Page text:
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SQL or ETL Isn’t Ideal Option for Structured Data Computing in Java

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SQL or ETL Isn’t Ideal Option for Structured Data Computing in Java

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When developing Java programs, sometimes, we may find ourselves facing such a challenge: Performing the massive structured data computation according to the data from text or Excel. For example, with the policy data details, how to find out the salesman who sold the most or the least insurance products during a certain period?

How about importing the above mentioned data into database manually and then computing with
SQL database? Bad idea! Importing all the data to database just for once cannot ensure the live update of data. Once data changed, users will have to import over again. This will lead to cumbersome procedures and bring about great workload.

How about automatically importing data to database at a specified time with ETL tool? Still bad! This practice will usually require PHP/Perl/VBScript/JavaScript knowledge and massive data update algorithms, which is very costly in time and money. Moreover, the changes of demand cause difficult maintenance and also have great impact on the performance and stability of the existing database. To meet a certain computing demand, it is not worthy to build a system that is similar to the data warehouse.

In addition, not all Java applications are incorporated with a database. What if there is no database? It is obviously a bad idea to install a set of databases for just meeting a computation demand.

Even if the database and the ETL regular update system are established successfully. It is still inconvenient in most cases, for example, the cross-database computation, and sometimes it is hard to reduce the coupling between data computing scripts and Java codes. Take the SQL statements in this case for an example, it is already quite hard to understand and maintain them, let alone composing such complex scripts, as shown below:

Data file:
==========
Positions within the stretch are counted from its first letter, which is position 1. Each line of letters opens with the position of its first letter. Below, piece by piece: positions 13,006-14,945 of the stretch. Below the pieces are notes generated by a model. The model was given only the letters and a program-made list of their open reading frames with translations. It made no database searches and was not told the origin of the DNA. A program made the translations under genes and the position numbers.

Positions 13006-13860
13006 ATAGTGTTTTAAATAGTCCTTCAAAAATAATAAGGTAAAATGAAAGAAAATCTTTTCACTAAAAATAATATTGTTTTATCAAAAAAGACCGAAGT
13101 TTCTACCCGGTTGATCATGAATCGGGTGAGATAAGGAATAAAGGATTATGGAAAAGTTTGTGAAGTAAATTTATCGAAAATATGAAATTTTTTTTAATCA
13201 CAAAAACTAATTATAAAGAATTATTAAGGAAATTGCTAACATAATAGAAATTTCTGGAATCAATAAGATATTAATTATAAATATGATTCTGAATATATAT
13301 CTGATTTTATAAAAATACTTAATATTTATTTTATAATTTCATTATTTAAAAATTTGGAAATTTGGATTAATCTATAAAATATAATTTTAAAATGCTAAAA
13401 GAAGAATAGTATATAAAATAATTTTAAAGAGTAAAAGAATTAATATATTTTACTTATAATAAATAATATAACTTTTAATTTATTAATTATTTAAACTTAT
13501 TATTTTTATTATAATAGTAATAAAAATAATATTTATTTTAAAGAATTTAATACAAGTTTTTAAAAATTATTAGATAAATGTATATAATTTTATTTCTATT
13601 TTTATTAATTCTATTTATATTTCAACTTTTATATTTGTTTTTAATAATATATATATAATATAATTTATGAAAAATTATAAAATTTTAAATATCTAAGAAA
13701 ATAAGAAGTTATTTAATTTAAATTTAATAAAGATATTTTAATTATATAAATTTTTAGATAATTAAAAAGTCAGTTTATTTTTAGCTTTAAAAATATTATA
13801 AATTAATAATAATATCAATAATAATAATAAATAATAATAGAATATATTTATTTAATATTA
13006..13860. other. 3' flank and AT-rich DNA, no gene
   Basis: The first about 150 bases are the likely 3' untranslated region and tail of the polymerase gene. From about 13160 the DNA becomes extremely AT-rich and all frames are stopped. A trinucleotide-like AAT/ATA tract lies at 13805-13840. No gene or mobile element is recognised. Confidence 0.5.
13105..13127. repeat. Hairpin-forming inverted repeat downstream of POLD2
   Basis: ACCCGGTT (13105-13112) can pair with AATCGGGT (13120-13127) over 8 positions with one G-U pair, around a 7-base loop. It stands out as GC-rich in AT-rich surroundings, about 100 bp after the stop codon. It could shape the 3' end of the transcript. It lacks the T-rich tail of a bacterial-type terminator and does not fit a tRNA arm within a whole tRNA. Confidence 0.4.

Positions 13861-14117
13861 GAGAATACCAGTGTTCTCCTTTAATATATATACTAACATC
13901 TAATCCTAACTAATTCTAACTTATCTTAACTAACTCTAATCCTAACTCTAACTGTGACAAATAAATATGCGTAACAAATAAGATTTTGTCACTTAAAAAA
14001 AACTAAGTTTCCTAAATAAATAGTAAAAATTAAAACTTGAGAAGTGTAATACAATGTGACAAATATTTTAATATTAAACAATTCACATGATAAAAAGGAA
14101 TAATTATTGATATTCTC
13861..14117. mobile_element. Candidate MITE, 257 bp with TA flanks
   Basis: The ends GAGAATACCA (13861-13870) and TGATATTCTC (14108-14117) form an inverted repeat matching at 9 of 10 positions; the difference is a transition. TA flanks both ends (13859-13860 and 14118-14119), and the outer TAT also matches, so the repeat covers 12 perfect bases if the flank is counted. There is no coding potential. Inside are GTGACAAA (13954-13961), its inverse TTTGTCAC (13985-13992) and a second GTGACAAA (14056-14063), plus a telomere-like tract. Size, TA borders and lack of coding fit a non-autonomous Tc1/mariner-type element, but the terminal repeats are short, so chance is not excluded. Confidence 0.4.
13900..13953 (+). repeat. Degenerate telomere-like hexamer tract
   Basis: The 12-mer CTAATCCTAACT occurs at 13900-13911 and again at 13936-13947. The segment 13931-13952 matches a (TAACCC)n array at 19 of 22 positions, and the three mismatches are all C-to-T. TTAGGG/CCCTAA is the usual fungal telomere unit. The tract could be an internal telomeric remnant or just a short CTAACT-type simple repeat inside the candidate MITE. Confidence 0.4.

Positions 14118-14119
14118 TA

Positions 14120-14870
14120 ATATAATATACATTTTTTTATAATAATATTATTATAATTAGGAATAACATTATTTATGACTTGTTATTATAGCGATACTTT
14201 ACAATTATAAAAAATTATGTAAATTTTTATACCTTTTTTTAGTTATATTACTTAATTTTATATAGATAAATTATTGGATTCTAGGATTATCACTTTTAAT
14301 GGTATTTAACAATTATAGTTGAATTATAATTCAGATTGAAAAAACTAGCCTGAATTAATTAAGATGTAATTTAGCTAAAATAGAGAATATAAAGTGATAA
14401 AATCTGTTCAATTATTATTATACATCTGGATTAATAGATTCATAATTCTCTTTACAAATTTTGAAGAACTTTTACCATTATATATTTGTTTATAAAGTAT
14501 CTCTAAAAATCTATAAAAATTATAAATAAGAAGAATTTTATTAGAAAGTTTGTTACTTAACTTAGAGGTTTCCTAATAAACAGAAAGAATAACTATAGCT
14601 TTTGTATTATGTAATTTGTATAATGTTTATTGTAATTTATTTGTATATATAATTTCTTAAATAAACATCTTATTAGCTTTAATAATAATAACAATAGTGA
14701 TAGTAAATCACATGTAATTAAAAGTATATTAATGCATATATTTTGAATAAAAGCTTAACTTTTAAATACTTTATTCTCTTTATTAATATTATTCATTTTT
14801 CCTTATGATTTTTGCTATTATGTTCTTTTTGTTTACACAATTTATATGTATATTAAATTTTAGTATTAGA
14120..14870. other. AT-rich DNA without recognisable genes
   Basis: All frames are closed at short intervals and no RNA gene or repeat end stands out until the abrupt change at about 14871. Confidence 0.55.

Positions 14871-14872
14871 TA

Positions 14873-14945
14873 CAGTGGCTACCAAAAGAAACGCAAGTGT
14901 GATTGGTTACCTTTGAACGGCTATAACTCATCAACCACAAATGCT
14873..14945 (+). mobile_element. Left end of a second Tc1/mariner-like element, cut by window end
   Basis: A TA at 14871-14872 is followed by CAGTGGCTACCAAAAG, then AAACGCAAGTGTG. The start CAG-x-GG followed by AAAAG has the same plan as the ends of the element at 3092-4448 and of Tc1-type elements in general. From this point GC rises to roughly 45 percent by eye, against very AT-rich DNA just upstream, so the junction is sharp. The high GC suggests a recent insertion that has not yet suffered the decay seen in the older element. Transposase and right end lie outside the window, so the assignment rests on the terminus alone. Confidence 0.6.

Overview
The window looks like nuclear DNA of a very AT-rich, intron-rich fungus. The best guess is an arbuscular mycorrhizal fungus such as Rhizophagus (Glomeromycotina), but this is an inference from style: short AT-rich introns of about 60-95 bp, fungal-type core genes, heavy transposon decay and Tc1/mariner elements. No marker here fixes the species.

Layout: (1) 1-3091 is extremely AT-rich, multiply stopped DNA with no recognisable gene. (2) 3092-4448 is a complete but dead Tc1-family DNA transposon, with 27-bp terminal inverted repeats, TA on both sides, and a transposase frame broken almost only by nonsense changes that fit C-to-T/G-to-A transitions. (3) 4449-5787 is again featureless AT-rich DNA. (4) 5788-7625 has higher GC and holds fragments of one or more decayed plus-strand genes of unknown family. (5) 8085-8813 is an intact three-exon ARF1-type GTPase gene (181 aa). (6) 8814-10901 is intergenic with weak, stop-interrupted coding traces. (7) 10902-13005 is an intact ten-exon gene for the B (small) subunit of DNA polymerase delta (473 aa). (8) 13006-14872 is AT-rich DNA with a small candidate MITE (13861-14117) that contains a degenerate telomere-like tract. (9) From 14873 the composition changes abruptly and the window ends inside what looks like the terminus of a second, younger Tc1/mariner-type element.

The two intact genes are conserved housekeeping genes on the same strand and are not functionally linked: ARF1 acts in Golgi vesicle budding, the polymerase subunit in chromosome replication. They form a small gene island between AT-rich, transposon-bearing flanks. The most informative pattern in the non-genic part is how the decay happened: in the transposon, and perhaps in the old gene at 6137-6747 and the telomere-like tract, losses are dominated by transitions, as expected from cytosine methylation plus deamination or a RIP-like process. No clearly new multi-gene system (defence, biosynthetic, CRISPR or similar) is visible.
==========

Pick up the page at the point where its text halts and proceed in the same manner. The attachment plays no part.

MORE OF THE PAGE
SELECT salesMan 

FROM (SELECT salesMan,

  row_number() OVER (ORDER BY isrCount DESC) descOrder, 

  row_number() OVER (ORDER BY isrCount ASC) ascOrder 

  FROM (SELECT salesMan,

   COUNT(*) isrCount

  FROM insurance  where salesDate>= ? and salesDate<=?

  GROUP BY salesMan

WHERE descOrder=1 OR ascOrder=1 ORDER BY descOrder

How about using the Java language directly? Even worse! Java does not offer the functions to implement query, group, sort, and summarizing directly and straightforwardly, while these are basic requirements for the massive structured data computation. You will have to implement all these details by yourself.

Then, no way out? No. esProc is just an ideal tool to accomplish the objective. This is a professional
Java development tool for database computing and really good at simplifying the complex computation to integrate with Java easily. For esProc, the scripts are shown below:

esProc can retrieve data directly from and compute on multiple databases\txt files\Excel sheets. esProc offers a grid style and agile syntax specially tailored for massive structured data computation. The result can be exported to JDBC to boost the Java computational capability dramatically. In addition, it enables the cross-database computation and supports code reuse by nature. Even the debug functionality is also quite perfect. Considering all these advantages, it is clear that esProc is more efficient than SQL.

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